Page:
New information and remaining uncertainties

Since the 2009 NCA,137 new studies have added weight to previously established conclusions. The major advance lies in the examination of tipping points for species and entire ecosystems (for example, Barnosky et al. 2012; Folke et al. 2004; Foti et al. 2013; Hoegh-Guldberg and Bruno 2010185,194,188,190). Existing uncertainties and future research needs were identified through reviewing the NCA technical inputs and other peer-reviewed, published literature on these topics, as well as through our own identification and assessment of knowledge gaps.

Key uncertainties in our understanding of ecosystem impacts of climate change in coastal areas are associated with:

  • the interactive effects and relative contributions of multiple climatic and non-climatic stressors on coastal organisms and ecosystems;
  • how the consequences of multiple stressors for individual species combine to affect community- and ecosystem-level interactions and functions;
  • the projected magnitude of coastal ecosystem change under different scenarios of temperature change, sea level rise, and land-use change, particularly given the potential for feedbacks and non-linearities in ecosystem responses;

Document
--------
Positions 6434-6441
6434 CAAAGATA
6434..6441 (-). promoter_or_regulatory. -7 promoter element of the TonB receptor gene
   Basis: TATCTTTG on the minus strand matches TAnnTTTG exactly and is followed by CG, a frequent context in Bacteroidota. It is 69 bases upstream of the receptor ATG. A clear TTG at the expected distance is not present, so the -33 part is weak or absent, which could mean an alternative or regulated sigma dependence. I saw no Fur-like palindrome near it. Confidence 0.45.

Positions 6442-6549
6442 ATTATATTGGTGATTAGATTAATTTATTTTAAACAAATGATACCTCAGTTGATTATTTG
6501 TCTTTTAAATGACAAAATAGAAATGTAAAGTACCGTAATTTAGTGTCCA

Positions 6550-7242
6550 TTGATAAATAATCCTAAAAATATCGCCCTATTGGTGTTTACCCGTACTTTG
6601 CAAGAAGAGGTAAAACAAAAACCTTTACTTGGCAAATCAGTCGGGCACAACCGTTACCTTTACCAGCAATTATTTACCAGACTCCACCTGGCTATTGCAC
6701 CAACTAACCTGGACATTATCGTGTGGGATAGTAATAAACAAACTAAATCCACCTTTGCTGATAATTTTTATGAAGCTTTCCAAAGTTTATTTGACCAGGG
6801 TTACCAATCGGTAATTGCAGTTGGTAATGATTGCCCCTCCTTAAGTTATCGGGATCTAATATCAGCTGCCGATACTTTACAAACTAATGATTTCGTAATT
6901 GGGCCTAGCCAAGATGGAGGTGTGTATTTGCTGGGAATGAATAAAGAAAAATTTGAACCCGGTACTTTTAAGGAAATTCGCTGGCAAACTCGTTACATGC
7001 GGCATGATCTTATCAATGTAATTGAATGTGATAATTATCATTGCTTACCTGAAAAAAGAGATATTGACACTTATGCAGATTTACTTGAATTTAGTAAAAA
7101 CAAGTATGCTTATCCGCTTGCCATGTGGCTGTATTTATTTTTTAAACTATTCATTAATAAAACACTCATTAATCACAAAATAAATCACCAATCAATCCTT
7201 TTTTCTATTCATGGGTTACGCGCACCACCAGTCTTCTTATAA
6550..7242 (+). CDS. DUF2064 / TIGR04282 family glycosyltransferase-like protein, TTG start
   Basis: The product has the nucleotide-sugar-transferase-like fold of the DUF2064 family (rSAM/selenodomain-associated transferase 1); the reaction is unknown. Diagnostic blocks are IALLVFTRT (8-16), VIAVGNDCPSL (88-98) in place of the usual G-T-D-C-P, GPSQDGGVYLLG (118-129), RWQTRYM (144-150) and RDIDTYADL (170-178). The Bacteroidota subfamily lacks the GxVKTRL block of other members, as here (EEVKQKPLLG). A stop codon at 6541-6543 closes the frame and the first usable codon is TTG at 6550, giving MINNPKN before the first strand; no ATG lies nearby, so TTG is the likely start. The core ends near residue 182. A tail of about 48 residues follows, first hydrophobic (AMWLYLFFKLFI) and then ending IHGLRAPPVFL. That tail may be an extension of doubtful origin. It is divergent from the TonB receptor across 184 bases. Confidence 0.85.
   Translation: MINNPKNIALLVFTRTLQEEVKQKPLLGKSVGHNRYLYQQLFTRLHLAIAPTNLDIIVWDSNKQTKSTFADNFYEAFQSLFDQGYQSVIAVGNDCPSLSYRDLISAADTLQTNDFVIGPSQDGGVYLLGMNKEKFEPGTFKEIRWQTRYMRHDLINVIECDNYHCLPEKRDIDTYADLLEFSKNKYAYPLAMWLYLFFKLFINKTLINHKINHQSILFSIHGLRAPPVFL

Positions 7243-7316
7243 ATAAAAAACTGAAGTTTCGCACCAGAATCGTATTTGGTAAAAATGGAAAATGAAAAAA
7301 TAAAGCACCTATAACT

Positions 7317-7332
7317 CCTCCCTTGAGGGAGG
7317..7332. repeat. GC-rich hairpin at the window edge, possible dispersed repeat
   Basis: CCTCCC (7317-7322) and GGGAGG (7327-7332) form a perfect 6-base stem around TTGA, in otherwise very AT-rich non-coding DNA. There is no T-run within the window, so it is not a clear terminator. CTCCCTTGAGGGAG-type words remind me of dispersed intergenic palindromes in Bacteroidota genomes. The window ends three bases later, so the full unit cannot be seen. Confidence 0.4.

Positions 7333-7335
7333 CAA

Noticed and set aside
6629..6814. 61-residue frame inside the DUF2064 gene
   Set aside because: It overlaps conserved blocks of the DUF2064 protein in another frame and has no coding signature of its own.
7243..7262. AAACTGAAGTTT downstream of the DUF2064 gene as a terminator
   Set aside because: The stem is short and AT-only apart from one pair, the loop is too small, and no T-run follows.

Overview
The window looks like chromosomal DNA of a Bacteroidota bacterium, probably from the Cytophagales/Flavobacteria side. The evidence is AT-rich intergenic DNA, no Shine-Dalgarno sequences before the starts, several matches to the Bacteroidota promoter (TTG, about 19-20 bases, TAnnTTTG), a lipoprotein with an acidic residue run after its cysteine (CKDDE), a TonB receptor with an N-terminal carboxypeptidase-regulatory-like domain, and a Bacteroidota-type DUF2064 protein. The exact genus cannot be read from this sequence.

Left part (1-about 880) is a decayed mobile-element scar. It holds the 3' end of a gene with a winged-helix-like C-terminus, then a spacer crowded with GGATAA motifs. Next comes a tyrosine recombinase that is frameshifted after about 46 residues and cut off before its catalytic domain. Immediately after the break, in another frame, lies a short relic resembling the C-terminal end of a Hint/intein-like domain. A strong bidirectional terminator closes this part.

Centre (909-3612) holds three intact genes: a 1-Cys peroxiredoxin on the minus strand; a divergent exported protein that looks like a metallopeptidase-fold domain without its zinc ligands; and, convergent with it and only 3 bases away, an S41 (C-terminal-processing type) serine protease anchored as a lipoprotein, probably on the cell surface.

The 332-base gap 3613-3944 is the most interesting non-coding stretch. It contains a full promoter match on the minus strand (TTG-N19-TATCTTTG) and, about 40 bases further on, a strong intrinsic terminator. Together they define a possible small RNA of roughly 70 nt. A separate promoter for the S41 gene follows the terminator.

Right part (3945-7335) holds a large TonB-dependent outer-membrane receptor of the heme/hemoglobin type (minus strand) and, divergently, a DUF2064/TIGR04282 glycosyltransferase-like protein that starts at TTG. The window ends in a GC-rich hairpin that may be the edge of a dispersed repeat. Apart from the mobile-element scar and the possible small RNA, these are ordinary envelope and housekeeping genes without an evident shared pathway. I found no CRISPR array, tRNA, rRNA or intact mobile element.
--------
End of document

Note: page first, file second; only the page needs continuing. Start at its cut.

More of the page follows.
• the potential adaptive capacity of coastal organisms and ecosystems to climate change;
  • trajectories, timeframes, and magnitudes of coastal ecosystem recovery;
  • the dynamics and persistence of alternative states that are created after ecosystem regime shifts have
  • occurred; and
  • the potential and likelihood for irreversible climate-related coastal ecosystem change.

In general, relatively little work to date has been conducted to project future coastal ecosystem change under integrative scenarios of temperature change, sea level rise, and changes in human uses of, and impacts to, coastal ecosystems (for example, through land-use change). Advancing understanding and knowledge associated with this key uncertainty, as well as the others included in the above list, would be fostered by additional research. Assessment of confidence based on evidence

We have very high confidence that coastal ecosystems are particularly vulnerable to climate change because they have already been dramatically altered by human stresses, as documented in extensive and conclusive evidence.

We have very high confidence that climate change will result in further reduction or loss of the services that these ecosystems provide, as there is extensive and conclusive evidence related to this vulnerability.